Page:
Windmills bringing water up from the artesian water table

The stock can only survive if it has water and until the discovery of a huge underground artesian lake, 4000 feet under ground, the squatters could only rely on the rainfall, which was very unreliable. Now you see these huge windmills dotted around bringing up a reliable source of water for the stock.

Tomorrow we will cross the border into Northern Territory. I think the internet connection will then be unreliable. We will also be doing more freedom camping so it may be a while before I can up-date the posts….

 

 

 

 

 

 

Categories: australian travel, mining, Mt Isa, out back, photos | Tags: , , | 4 Comments

Last brush with Banjo

Track through the Mitchell grass to the Combo waterhole

We had 6 very interesting days in Winton but it is now time to get on the road again. The road is heading north/west and the weather is warmer. Tonight I plan to stop at an old outback pub called “Blue Heeler”, another pub Banjo Patterson frequented, he certainly enjoyed outback life, his poems capture that outback spirit and the characters he met.

One more iconic place to visit is just before we reach “Blue Heeler”. 6 kilometres drive down a narrow dirt track takes us to the start of the 2 kilometre walk to the famous billabong featured in “Waltzing Matilda”. The track winds through lush stands of Mitchell grass across the braided channels of the Diamantina river. It was interesting to see the influence of the chinese again in this area where they had built stone overflows to hold back the river after heavy rain and create waterholes. These were built over 100 years ago, by hand, each stone put in place one at a time, and still working today creating waterholes for the stock.

Stone overflows on the Diamantina River

We crossed 4 of these overflows. It was a well-defined path and approx an hours walk past the coolibah trees. There are a lot of young saplings growing, a sign that it has been a good rainfall this past season. Also the lushness of the grass. The rain mainly falls in summer, winter is a dry season,a good year can be 400ml but all in a short time so it can be flood then dry for months so these overflows are very important.

Finally we reach the billabong, Combo waterhole. This is where the swagman drowned and not be taken by the troopers and put in prison. The water is clay coloured and though this is a favourite picnic and swimming spot for local people I would not like a dip in these muddy waters. We stood and listened but the ghost didn’t talk to us!!!!!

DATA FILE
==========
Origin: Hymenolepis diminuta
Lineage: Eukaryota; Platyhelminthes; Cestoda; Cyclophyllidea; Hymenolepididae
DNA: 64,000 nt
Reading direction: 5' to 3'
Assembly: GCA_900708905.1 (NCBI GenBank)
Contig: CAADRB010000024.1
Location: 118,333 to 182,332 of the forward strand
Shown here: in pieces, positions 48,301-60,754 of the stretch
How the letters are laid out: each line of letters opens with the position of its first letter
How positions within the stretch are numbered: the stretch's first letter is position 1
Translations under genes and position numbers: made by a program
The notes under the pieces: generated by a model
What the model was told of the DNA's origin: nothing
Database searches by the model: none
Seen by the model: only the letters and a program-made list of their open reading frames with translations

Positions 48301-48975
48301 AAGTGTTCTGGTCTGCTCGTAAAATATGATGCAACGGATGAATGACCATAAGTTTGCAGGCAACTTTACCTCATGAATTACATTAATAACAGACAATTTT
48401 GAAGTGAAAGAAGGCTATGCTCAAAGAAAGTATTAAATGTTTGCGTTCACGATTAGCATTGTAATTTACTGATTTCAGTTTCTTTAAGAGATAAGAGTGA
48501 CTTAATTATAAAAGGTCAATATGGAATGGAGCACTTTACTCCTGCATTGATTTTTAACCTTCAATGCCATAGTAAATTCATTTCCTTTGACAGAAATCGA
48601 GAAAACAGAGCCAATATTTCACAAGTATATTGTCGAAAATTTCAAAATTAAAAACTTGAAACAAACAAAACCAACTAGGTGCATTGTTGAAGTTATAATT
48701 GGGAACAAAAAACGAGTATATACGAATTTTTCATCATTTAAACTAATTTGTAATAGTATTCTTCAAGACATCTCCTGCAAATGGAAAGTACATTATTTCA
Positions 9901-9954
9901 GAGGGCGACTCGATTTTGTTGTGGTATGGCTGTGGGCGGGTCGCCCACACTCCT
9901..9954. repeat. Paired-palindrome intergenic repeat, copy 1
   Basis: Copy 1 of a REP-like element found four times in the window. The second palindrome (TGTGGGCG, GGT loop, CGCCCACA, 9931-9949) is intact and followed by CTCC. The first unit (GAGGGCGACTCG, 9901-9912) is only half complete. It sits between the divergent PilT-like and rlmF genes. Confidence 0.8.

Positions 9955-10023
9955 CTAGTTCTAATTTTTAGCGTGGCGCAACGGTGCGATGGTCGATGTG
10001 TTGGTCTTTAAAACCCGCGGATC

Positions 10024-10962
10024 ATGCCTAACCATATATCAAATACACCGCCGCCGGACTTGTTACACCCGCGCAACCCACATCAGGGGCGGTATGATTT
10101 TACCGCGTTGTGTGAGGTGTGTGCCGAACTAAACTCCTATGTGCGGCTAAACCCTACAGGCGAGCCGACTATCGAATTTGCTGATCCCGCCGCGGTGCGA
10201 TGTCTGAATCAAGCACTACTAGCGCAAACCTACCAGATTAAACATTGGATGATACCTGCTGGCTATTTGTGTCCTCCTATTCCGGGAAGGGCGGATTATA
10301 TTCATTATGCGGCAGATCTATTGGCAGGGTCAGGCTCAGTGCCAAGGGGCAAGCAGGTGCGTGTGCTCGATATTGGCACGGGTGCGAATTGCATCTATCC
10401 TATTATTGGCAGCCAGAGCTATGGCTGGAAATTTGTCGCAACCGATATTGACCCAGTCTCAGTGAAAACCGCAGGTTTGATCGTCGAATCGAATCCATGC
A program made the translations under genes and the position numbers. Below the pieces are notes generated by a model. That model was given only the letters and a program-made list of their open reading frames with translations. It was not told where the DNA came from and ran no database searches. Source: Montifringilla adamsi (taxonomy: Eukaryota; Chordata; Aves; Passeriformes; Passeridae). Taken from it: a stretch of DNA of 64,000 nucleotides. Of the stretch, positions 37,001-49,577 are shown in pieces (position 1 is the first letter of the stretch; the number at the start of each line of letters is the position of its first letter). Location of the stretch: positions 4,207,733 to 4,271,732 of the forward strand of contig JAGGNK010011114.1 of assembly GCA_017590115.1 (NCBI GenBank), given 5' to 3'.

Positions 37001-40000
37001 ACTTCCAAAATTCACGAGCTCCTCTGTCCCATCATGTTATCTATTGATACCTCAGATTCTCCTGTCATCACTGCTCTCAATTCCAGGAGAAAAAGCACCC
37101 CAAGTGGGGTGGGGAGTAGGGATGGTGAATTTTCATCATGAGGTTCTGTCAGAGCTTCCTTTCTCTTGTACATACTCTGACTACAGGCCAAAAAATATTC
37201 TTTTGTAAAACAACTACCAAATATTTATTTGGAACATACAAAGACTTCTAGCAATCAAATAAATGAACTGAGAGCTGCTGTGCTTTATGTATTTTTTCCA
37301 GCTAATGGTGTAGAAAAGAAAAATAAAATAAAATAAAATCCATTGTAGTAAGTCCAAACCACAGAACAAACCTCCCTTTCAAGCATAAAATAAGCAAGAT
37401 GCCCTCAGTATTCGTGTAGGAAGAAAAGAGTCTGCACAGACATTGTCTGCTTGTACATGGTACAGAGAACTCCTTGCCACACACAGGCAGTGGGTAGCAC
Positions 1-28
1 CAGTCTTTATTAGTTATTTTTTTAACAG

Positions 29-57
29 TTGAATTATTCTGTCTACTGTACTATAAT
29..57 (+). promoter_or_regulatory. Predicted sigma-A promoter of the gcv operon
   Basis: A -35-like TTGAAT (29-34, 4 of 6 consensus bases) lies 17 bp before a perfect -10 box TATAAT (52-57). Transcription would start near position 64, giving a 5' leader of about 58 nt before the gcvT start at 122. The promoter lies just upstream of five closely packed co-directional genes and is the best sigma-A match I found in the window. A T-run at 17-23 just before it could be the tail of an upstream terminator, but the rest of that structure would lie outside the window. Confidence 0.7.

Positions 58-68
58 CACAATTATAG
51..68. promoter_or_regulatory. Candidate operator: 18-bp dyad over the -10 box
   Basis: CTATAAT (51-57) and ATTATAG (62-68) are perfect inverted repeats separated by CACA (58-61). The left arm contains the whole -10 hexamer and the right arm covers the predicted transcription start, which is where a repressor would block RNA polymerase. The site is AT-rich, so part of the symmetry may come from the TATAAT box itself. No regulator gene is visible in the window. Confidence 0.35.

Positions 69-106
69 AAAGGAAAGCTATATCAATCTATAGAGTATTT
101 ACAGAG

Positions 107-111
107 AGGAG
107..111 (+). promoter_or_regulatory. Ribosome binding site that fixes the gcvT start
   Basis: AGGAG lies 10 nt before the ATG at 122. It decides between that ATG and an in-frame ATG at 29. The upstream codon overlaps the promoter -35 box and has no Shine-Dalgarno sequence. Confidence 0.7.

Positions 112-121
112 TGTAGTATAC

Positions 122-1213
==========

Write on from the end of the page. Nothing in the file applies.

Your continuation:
The billabong in the song Waltzing Matilda

Jack sitting under a coolibah tree at the billabong

Picnic party at the Combo waterhole 1800’s

An hours walk back to our Matilda patiently waiting in the car park and on to the “Blue Heeler”. The caravan park is behind the pub and rather dusty but the amenities are clean with good hot water. It is Sunday night, so time to have a Sunday night dinner in the pub. Amazingly the dining room is crowded. We find out why when we order the roast of the day. It is buffet style, help yourself to as much as you can eat. Truckies love this type of meal, so do we…..

Categories: australian travel, out back, photos, Pubs, travel, Waltzing Matilda | Tags: , , | Leave a comment

River gum drive

Gum tree at Surprise creek

This area of the outback is steeped in history. The river gum drive takes you on a 50 kilometre round journey back through time and across different landscapes as it takes you through Bladensberg National Park. It is via a dirt track which in the wet would be impassable for Matilda, but it has been dry for 6 weeks now and recently been graded and the road was good.

Just before the park entry is an old dam with collapsed walls, this was where chinese gardeners grew fruit and vegetables for the district. Looking at the hard unforgiving soil and the dry climate it is hard to believe that any thing could grow here. The chinese in early pioneering days were immigrants that kept to themselves. Used to hard work they quietly got on with creating their gardens.

Memorial cairn to the striking shearers 1894

In the 1800’s this was sheep grazing country and wool was king. The shearing gangs would move from shed to shed working in appalling conditions for very low pay. In the mid 1890’s they decided to strike for better pay and conditions. The area around Winton was one of the main strike districts. A number of shearing sheds were set on fire and troopers were sent in to maintain martial law. The shearers moved out-of-town and 500 of them set up camp in the area around this cairn. It is bleak and desolate country, I can only imagine the hardships that must’ve been suffered. This was the start of the labour movement and I read an information board in a pub that eventually the shearers and squatters (landowners) decided that they didn’t want to start a civil war and shoot fellow country men, so they got together over a drink in the pub and sorted out their differences. Eventually conditions did improve.